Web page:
cherryd command (which requires the Flup module).
In the uWSGI case, the server processes are handled by uWSGI, so you need not spawn any processes in your application. After a lot of searching around, reading manuals and experimenting I finally found a workaround to get this thing working.
Here’s a simple code which deploys two apps (basically two classes) using cherrypy:
# Script written by Nilesh Govindrajan (http://nileshgr.com)
# This script is under BSD license
r = cherrypy.response
r.headers[fusion_builder_container hundred_percent="yes" overflow="visible"][fusion_builder_row][fusion_builder_column type="1_1" background_position="left top" background_color="" border_size="" border_color="" border_style="solid" spacing="yes" background_image="" background_repeat="no-repeat" padding="" margin_top="0px" margin_bottom="0px" class="" id="" animation_type="" animation_speed="0.3" animation_direction="left" hide_on_mobile="no" center_content="no" min_height="none"]['Content-Type'] = 'text/plain'
return "Hello World"
def default(self, *args, **kwargs):
r = cherrypy.response
r.headers['Content-Type'] = 'text/plain'
content = "Positional arguments\n\n"
for k in args:
content += k + "\n"
content += "\nKeyword arguments\n\n"
for k in kwargs:
content += k + ": " + kwargs[k] + "\n"
def application(environ, start_response):
cherrypy.tree.mount(One(), '/', None)
cherrypy.tree.mount(Two(), '/par', None)
return cherrypy.tree(environ, start_response)
The first two classes are CherryPy applications. Notice the last part, after line #28, we’re defining a function named
application(environ, start_response) as specified by PEP-33332.
In the function, we mount the first application at mount point
/ and the second application at mount point
/par and finally
return cherrypy.tree(environ, start_response which is transfers control to CherryPy. The secret here is in the fact that,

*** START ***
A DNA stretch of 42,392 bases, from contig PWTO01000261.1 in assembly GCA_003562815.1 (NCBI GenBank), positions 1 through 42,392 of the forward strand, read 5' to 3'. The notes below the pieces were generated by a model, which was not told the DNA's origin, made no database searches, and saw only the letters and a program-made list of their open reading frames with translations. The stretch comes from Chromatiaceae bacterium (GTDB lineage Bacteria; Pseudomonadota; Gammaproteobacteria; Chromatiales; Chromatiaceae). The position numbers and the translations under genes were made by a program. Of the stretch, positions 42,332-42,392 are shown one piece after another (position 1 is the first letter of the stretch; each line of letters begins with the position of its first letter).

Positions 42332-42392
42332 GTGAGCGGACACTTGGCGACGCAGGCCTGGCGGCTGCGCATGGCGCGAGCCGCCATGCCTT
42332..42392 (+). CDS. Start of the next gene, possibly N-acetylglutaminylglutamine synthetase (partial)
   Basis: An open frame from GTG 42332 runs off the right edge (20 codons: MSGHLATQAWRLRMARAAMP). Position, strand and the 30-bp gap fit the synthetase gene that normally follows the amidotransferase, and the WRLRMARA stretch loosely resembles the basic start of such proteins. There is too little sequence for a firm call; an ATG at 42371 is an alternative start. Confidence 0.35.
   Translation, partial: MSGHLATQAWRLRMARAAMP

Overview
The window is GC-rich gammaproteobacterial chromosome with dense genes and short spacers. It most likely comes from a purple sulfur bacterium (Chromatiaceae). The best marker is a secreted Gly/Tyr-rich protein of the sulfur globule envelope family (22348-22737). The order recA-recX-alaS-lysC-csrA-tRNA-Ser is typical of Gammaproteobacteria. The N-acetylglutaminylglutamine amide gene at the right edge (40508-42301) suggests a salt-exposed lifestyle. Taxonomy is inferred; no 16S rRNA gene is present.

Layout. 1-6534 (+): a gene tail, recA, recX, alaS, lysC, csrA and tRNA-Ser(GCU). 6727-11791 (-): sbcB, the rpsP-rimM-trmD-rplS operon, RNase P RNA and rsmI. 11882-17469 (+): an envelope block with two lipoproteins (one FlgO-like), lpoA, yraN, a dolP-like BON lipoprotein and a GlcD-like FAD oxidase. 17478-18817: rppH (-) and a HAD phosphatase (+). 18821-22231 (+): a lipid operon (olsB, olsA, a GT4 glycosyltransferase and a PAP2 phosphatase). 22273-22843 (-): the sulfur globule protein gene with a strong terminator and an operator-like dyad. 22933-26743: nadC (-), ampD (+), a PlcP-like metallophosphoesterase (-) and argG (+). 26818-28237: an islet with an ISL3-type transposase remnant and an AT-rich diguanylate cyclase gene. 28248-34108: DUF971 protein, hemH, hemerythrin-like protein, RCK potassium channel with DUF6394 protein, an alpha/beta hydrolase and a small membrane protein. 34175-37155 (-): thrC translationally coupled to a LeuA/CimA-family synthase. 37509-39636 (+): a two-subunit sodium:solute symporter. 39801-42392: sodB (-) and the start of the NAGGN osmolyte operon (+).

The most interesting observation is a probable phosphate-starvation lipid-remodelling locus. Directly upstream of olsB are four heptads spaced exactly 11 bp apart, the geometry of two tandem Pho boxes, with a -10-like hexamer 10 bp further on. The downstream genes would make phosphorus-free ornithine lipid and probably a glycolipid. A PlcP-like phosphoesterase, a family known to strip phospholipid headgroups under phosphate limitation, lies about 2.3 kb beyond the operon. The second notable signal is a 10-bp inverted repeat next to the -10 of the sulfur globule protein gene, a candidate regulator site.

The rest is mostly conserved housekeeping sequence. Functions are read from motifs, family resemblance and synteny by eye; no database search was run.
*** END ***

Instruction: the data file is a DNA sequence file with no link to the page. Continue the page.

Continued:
cherrypy.tree is a WSGI compatible application and which is why this works!
Quoting the text from cherrypy.tree doc page (pydoc):
cherrypy.tree = class Tree(builtins.object)
| A registry of CherryPy applications, mounted at diverse points.
| An instance of this class may also be used as a WSGI callable
| (WSGI application object), in which case it dispatches to all
| mounted apps.
Starting the uWSGI server to run our CherryPy application:
$ uwsgi --http :8080 --wsgi-file cherrypy_uwsgi.py
--http to uWSGI because I don’t have a WSGI capable HTTP server on my PC where I do all this development and test work. Anyway, if HTTP with uWSGI works, then the other protocols like WSGI, FastCGI, etc. that uWSGI implements should also work (isn’t that obvious?).
uwsgi --help for more information on how to spawn a server using the protocol you need.
Screenshot of the app running in my browser:
The credit to what made me try this out and get it working goes to @unbit who helped me out on Twitter and pointed me to this article on CherryPy wiki.[/fusion_builder_column][/fusion_builder_row][/fusion_builder_container]